Donald Trump’s running mate, Mike Pence, came out with an oft-repeated line on US president Barack Obama’s economic record, during his Oct. 4 vice presidential debate against Tim Kaine.
“The policies of this administration, which Hillary Clinton and senator Kaine want to continue, have run this economy into a ditch,” he said.
Which, frankly, sounds rather strange, given that Obama was handed an economy in the middle of an almost unprecedented meltdown by a president from Pence’s own party. If we’re in a ditch now, what was 2008?
Yet, the Democrats have utterly neglected to make a point of past Republican economic mismanagement. The closest thing to a criticism of president George W. Bush’s economic record that Kaine came out with was describing Trump’s economic plan as being “exactly what we did 10 years ago and it put our economy in the deepest recession since the 1930s.” But there was no mention of that being under a Republican, and no attempt to use this record to discredit the party of Bush, and of Trump, as being competent on the economy.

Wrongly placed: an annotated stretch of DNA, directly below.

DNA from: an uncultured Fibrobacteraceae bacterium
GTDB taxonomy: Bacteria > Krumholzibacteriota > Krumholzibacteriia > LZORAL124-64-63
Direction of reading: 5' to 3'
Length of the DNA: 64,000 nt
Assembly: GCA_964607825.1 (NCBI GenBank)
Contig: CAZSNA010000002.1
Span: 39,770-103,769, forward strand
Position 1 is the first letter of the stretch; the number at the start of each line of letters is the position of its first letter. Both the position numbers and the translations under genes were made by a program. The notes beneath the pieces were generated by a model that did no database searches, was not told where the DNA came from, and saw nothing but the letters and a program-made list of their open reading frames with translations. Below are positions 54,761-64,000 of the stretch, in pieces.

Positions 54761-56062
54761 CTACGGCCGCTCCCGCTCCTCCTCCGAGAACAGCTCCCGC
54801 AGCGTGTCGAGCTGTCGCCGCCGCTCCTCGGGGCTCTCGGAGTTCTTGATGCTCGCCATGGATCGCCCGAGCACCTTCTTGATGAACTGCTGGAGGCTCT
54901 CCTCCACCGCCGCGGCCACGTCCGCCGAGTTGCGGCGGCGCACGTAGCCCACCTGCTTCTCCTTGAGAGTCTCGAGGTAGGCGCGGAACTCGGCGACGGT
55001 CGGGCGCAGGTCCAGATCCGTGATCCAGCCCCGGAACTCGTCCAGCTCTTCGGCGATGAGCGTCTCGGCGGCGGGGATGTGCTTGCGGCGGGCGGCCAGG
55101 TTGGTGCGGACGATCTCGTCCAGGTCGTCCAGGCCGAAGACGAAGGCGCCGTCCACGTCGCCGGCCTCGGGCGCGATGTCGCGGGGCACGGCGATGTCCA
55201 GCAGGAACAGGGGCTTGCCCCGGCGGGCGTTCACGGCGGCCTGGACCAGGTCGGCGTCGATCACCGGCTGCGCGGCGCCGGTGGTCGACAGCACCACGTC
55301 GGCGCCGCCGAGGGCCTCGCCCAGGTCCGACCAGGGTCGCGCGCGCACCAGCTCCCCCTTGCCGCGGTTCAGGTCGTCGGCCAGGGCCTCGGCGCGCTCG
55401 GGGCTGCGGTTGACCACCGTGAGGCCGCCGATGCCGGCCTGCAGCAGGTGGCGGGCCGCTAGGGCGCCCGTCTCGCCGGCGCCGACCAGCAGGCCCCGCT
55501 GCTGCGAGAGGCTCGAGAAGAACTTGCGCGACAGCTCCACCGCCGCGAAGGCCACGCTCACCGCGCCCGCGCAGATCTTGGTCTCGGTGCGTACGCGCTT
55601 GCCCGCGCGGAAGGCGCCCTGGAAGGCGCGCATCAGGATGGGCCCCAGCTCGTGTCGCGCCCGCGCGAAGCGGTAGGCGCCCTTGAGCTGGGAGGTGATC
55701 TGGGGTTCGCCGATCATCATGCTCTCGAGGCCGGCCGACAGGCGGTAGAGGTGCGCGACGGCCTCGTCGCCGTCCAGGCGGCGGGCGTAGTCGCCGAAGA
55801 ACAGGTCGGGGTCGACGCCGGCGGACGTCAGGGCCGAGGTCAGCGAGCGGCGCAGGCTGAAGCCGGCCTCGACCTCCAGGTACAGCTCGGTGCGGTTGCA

It makes for a stark contrast with recent elections in the West’s other financial capital, the United Kingdom, where the liberal Labour party was repeatedly pummeled by Conservatives for having been in power in the lead-up to the 2008 financial crisis. The phrase “the mess we inherited” was pushed and pushed by then-prime minister David Cameron and his chancellor George Osborne until the notion that the Labour party was responsible for a global financial crisis was ingrained into the public subconscious.
Some Labour spin doctors realized this as it was going on, and later acknowledged they had failed to effectively rebut the Conservative narrative on the economy.
By contrast, in the US, the Democrats have completely failed to press their advantage on recent economic records, including six consecutive years of growth on Obama’s watch.
Instead of a narrative of strength (Obama took over a collapsing economy and the country is doing pretty well by most metrics compared to its peers), Democrats have let Republicans characterize their economic performance as a weak point.